‘Art on the move’ by Lorenzo Hernandez
Jesus Montero, film director and writer
When I began to work on ‘Art On The Move‘ in October 2014, my goal was to portray the richness of the Spanish artistic scene in London from an intimate point of view. I wanted to show the artists in their work environment, often in solitude, focused on a project that would see the light perhaps months or even years later. This journey has taken me not only to studios, kitchens, theatres, art galleries, and concert halls; the artists have opened their souls for me with unexpected generosity.
One of the most enriching experiences of the last months has been my encounter with director and writer Jesus Montero, who has worked for BBC, Channel 4, Discovery Channel, Animal Planet, and National Geographic. When I explained that I wanted to photograph him in the place where he got his inspiration, he immediately suggested the Rare Books & Music Reading Room in the British Library. This place was especially meaningful because he is involved in a long research project, which will be the basis of a drama series on the fall of the Mexica Empire.
Having the British Library open half an hour earlier just for you is pure luxury, especially if you have a guide like Jesus, an artist full of contagious passion for his work. He is a man of rituals: he always sits at desk number 353, wearing his Nat Geo cap to isolate himself from the world around him.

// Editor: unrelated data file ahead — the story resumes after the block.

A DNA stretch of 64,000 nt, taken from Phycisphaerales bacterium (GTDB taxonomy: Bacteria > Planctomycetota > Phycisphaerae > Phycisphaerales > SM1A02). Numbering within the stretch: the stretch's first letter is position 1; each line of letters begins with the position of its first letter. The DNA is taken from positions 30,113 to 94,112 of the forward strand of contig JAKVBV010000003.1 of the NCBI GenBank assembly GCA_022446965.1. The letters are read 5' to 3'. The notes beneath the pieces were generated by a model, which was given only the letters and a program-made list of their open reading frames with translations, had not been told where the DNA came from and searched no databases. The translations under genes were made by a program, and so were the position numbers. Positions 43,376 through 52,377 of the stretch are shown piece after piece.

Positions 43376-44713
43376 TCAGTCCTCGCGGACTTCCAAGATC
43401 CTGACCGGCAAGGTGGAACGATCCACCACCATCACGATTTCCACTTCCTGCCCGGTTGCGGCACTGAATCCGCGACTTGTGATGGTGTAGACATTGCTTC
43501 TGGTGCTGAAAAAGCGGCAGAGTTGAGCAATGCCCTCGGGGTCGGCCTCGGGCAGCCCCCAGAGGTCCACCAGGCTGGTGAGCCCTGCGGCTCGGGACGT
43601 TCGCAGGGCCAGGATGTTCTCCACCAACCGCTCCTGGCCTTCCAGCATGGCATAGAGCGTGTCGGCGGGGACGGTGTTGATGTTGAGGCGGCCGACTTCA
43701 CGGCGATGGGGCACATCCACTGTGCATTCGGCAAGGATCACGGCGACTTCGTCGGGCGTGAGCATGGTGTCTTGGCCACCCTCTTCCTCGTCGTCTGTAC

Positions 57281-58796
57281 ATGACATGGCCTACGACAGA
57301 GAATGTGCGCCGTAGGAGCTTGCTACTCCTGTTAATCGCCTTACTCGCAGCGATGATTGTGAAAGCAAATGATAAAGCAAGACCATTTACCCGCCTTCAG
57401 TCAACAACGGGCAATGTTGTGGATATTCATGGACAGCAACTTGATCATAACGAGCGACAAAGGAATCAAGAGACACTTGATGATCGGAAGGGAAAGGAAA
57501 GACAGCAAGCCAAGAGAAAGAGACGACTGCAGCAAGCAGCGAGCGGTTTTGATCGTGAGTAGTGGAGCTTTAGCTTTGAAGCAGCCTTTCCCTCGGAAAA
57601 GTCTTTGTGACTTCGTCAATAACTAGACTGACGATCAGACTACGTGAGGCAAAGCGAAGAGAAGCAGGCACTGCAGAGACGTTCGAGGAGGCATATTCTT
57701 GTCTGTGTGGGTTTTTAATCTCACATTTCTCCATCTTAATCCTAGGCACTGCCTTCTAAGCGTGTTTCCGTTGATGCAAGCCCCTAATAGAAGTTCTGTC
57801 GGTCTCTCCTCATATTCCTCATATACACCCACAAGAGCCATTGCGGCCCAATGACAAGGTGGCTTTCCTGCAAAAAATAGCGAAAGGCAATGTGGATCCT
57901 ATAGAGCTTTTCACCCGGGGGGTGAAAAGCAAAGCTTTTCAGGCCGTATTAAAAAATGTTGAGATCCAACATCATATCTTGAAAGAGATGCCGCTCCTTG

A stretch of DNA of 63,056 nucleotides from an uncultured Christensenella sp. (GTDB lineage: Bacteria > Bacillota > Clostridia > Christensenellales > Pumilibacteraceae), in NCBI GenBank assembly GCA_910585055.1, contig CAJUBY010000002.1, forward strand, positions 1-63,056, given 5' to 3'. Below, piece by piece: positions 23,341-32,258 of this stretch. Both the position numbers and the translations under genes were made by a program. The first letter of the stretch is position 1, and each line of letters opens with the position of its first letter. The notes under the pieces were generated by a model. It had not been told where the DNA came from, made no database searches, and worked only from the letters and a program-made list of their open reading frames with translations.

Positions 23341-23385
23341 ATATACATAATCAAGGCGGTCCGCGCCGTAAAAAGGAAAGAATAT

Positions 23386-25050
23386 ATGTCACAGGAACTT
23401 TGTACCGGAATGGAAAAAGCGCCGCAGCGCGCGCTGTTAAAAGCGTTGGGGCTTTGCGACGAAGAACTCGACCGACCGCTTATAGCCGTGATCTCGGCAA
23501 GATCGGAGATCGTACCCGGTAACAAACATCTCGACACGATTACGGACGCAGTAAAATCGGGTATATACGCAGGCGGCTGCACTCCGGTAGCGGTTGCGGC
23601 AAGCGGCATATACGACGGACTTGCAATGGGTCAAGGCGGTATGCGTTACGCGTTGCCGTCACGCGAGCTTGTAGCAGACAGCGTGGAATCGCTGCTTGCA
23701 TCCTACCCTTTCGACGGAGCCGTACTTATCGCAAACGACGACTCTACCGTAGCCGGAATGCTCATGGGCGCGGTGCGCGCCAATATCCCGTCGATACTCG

Whenever I take a portrait, the first thing I do is to identify a physical feature that defines the model. In the case of Jesus it was clear: his bony hands holding the colourful reading beads he uses to mark the pages of the ancient books.After the shoot we went for a coffee in a nearby terrace in King’s Cross and I enjoyed a relaxed and meaningful conversation with Jesus, a man full of wisdom and humility at the same time. He told me about his project on the Mexica Empire with engaging passion, challenging all the preconceptions I had on the topic. Then he moved on to talk about his experience with the meerkats in the Kalahari Desert. These little mammals taught him, among other things, the importance of teamwork.
When I asked Jesus about his reason for choosing London as his home, he told me about a three-part article that his colleagues in National Geographic had published some time ago*: a feature on three cities equally extraordinary in their own time; each of them cosmopolitan centres that revolutionized the world with their advances in all kinds of fields: Alexandria, New York and… Cordoba. Jesus was born in the latter and he always wanted to live in a city in the vanguard, a city where he could enjoy what Cordoba offered when it was the centre of the Western world. London is his twenty-first century Cordoba.
* “Tale of Three Cities”. National Geographic, August 1999 issue.
Photo and text by Lorenzo Hernandez
Lorenzo Hernandez’s exhibition Art On The Move. A Portrait Of 50 Spanish Artists Based in London will be shown at the 12 Star Gallery, Europe House, 12 Smith Square, London SW 1P 3EU, from 17 to 26 February 2016)